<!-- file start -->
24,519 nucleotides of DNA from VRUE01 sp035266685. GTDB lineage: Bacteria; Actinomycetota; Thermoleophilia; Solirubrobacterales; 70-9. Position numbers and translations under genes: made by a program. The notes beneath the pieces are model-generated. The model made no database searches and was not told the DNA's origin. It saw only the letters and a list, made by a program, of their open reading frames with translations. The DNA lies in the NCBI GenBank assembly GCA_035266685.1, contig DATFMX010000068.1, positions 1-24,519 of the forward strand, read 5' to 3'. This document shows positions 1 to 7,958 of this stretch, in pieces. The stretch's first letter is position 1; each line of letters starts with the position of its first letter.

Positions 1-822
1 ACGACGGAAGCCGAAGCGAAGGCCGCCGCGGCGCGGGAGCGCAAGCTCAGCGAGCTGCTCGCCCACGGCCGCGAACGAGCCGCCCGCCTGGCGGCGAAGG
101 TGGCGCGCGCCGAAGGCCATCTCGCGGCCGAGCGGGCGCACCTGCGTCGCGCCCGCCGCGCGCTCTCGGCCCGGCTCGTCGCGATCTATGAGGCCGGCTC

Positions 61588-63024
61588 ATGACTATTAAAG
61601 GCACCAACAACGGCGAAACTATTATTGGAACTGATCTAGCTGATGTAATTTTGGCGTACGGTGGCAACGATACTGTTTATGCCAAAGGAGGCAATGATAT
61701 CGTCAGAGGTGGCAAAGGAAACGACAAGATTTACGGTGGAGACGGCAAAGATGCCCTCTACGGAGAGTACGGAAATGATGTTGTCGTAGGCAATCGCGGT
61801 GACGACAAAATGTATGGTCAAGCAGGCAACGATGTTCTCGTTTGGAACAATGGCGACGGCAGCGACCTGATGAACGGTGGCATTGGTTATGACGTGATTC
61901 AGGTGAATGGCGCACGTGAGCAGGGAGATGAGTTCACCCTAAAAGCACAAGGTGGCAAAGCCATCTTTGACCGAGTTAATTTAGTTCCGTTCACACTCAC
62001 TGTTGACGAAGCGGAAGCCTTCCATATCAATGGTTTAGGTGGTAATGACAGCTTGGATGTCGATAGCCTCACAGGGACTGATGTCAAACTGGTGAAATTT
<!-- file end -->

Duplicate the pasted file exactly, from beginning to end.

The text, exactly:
24,519 nucleotides of DNA from VRUE01 sp035266685. GTDB lineage: Bacteria; Actinomycetota; Thermoleophilia; Solirubrobacterales; 70-9. Position numbers and translations under genes: made by a program. The notes beneath the pieces are model-generated. The model made no database searches and was not told the DNA's origin. It saw only the letters and a list, made by a program, of their open reading frames with translations. The DNA lies in the NCBI GenBank assembly GCA_035266685.1, contig DATFMX010000068.1, positions 1-24,519 of the forward strand, read 5' to 3'. This document shows positions 1 to 7,958 of this stretch, in pieces. The stretch's first letter is position 1; each line of letters starts with the position of its first letter.

Positions 1-822
1 ACGACGGAAGCCGAAGCGAAGGCCGCCGCGGCGCGGGAGCGCAAGCTCAGCGAGCTGCTCGCCCACGGCCGCGAACGAGCCGCCCGCCTGGCGGCGAAGG
101 TGGCGCGCGCCGAAGGCCATCTCGCGGCCGAGCGGGCGCACCTGCGTCGCGCCCGCCGCGCGCTCTCGGCCCGGCTCGTCGCGATCTATGAGGCCGGCTC

Positions 61588-63024
61588 ATGACTATTAAAG
61601 GCACCAACAACGGCGAAACTATTATTGGAACTGATCTAGCTGATGTAATTTTGGCGTACGGTGGCAACGATACTGTTTATGCCAAAGGAGGCAATGATAT
61701 CGTCAGAGGTGGCAAAGGAAACGACAAGATTTACGGTGGAGACGGCAAAGATGCCCTCTACGGAGAGTACGGAAATGATGTTGTCGTAGGCAATCGCGGT
61801 GACGACAAAATGTATGGTCAAGCAGGCAACGATGTTCTCGTTTGGAACAATGGCGACGGCAGCGACCTGATGAACGGTGGCATTGGTTATGACGTGATTC
61901 AGGTGAATGGCGCACGTGAGCAGGGAGATGAGTTCACCCTAAAAGCACAAGGTGGCAAAGCCATCTTTGACCGAGTTAATTTAGTTCCGTTCACACTCAC
62001 TGTTGACGAAGCGGAAGCCTTCCATATCAATGGTTTAGGTGGTAATGACAGCTTGGATGTCGATAGCCTCACAGGGACTGATGTCAAACTGGTGAAATTT